As someone engaged in the same blog activity I would really welcome your thoughts and advice on my anger problems.

      But in back of my mind, as I write this comment, I feel you will toss it out the way all the others have done with my liftime efforts in music and the humanities.


      Dr. Jordan Paul Richman

    • allpurposeguru profile imageAUTHOR

      David Guion 

      7 years ago from North Carolina

      Yes, vocalcoach, once we learn something of the truth, it can be painful to watch those who haven't caught on yet. It's a test for us to make sure we respond according to the Spirit of God and not the spirit of this world.

    • vocalcoach profile image

      Audrey Hunt 

      7 years ago from Idyllwild Ca.

      Excellent lesson on "Anger". It is important to express anger at the deed and not at the person. When I over hear a parent scold a child, using the child as the "bad thing", its all I can do to bite my tongue and calm myself down. Thanks for this article. I like your "distinction between feeling angry and acting angrily with intent to harm." Absolutely magnificent!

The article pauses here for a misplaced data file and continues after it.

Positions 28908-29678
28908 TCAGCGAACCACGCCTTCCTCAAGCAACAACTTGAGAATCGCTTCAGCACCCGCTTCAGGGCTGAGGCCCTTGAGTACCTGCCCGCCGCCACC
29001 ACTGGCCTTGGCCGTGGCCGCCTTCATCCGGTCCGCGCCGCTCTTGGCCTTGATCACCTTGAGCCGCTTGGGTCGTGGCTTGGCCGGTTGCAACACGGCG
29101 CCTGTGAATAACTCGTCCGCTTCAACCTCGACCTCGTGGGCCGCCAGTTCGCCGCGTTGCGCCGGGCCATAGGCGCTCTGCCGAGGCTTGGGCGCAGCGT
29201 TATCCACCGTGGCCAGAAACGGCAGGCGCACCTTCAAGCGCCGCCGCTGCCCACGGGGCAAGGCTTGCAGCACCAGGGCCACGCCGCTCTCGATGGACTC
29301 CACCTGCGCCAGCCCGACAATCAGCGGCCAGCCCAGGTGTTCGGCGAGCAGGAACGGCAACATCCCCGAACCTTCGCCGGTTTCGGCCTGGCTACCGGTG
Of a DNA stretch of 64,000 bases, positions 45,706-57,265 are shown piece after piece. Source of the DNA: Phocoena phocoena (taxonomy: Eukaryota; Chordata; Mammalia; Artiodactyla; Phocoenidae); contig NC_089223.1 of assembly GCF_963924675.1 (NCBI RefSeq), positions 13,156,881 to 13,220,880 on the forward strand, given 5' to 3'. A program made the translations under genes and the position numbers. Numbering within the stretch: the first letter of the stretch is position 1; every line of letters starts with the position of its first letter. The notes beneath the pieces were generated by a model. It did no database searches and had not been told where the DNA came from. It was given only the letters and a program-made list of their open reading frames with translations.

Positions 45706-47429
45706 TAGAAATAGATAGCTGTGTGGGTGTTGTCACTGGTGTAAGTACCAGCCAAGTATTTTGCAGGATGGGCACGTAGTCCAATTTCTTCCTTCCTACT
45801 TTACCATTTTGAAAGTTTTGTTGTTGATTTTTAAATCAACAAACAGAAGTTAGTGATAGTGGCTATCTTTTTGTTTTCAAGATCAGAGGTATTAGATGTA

Rated up.

    • allpurposeguru profile imageAUTHOR

      David Guion 

      7 years ago from North Carolina

      Thanks. That's a good distinction between feeling angry and acting angrily with intent to harm.

    • klanguedoc profile image

      Kevin Languedoc 

      7 years ago from Canada

      Being angry sometimes is ok. I don't believe this is a sin. We are only expressing a feeling. Being angry and acting out our anger to harm someone, through our thoughts, verbally or physically is sinful. When we act on our anger, we did die a little in God's heart. After living with anger for a long time, our heart becomes empty and our soul withers. We have lost our communion with God. People who live with anger, and bitterness, are lost souls. They need to find God by letting go of their anger and letting God back in to hearts.

    • allpurposeguru profile imageAUTHOR